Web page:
You are going to have to read this excerpt from an article by Dov Lipman, even if he is unpopular with much of our readership, especially since he is only quoting Mishpacha. It appears in today’s Times of Israel. Don’t hug the messenger if you don’t want, but don’t shoot him either.
The Haredi newspaper, Mishpacha, sponsored a poll to determine the attitudes of secular Israelis towards Haredim. They hired one of Israel’s top pollsters, Mina Tzemach, to do the research.
Here are some of the results:
1) 72% of secular Israelis believe that the Haredim do not contribute to the Jewish nature of Israel. 2) 67% believe that the IDF is obligated to provide Haredim who serve with all of their religious needs to make sure that their lifestyle is not impacted negatively by their army service. 3) 82% are willing to hire Haredim to work in their companies. 4) 93% believe that there must be dialogue between the secular and Haredim to preserve unity in Israeli society. 5) 52% feel that Haredim and secular living side by side in the same areas will lead to better relationships between these populations. 6) 77% know Haredim personally and 83% … Read More >>
Friday saw the launch of a program that will be exciting to yeshiva men with unfulfilled intellectual leanings, to Klal Yisrael, and to this author, who will be given an opportunity to pay back a debt many decades old.
The Tikvah Fund (TF) announced that it is now accepting candidate applications for the Tikvah Yeshiva Fellowship Program, to be held August 10-17 at the Glen Cove Mansion on Long Island. The program is designed for talmidei yeshivos between the ages of 20-30 who are possessed of enough intellectual curiosity to want to spend a week with some stellar presenters from both the Torah and secular communities, exploring issues of the relationship of the Torah Jew to the betterment of general society.
The Tikvah Fund, in its own words, “ [is]aimed at men and women who wish to influence the intellectual, religious, and political life of the Jewish people and the Jewish state.” It leans heavily to classic conservative thinking on political and economic issues. To help create a new generation of Jewish leadership, it organizes seminars and fellowships that bring icons of American intellectual achievement to talented Jewish participants. The current list of presenters at one of … Read More >>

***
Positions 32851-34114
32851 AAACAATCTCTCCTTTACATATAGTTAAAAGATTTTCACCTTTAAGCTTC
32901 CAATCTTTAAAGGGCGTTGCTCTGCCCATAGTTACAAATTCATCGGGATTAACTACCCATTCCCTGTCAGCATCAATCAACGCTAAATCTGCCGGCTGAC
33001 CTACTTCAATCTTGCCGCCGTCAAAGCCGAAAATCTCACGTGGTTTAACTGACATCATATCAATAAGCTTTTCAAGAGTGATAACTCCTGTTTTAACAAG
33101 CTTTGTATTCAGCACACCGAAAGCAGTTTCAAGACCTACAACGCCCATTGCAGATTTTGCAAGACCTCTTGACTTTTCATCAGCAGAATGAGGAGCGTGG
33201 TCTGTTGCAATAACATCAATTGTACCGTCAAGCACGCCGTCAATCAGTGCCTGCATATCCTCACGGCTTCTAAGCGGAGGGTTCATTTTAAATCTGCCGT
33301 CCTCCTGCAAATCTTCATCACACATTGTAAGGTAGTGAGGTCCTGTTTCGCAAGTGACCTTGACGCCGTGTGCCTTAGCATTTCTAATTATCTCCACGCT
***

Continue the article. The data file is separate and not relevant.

My late rebbi, Rav Dov Schwartzman z”l, once told me that the essence of the sin of the spies dispatched by Moshe is that they were motzi dibat ha-aretz in chutz la-aretz [they defamed the Land of Israel at a time when they were outside that land]. I can very well understand those who would contend that there is a substantial difference between motzi dibat ha-aretz and motzi dibat ha-medinah; nevertheless, I am profoundly disturbed by the postings and comments – and even more so by the tone – of those who permanently reside in the Diaspora and choose to analyze the questions and challenges raised by the current draft situation in EY based on hearsay evidence, isolated incidents or the agenda driven reporting of the chareidi and non-chareidi press.
Moreover, I am deeply troubled by the total self-denial characteristic of many elements in the yeshiva world that we – the chareidi world of which I consider myself a member in good standing – may well be at least partially at fault for the success of Yair Lapid and his cohorts. The question of national service is not new and has been festering in Israeli society for … Read More >>
I know that I am not alone in feeling that the last few weeks have been particularly trying to yeshiva-educated people who nonetheless recoil from some of its rhetoric, and all of the divisiveness that it has generated. Witnessing a different model helps restore some optimism for the future.
I was privileged to experience a different spirit a week ago when I served as scholar in residence at the BAYT in Thornhill, Ontario. Its physical size would predict that it belongs in Texas, not Toronto. (It is the largest shul in Canada, and I believe the second largest anywhere in North America. Joe Tannenbaum a”h who knew a few things about construction designed it large.) That translates into over 800 member families, nine different minyanim on Shabbos morning. Enough people come together at mincha on Shabbos to rate as an asifa. The building brings together members of a black kollel and a white kollel, who get along with each other and even participate in joint events.
As a visiting speaker, I am sensitive to the varied personalities of communities and shuls. There are places where people will come over and tell you how great you were, even … Read More >>
I received an email from a Charedi man with two sons in learning (one in Lakewood), who is very troubled by the current rejection of the draft. It is obvious that he does not count himself among those who do not understand that learning Torah all day requires extreme dedication and personal sacrifice, and is providing a profound service to the Jewish people — including by helping protect it. In other words, his problem is not with those who are successful in learning, but with those who are not. Why are they not in the Army, and why are the Gedolim, at present, making no effort to send them where they belong? This is a point addressed briefly by Rabbi Doron Beckerman in his larger post on the draft issue, but deserves greater elaboration.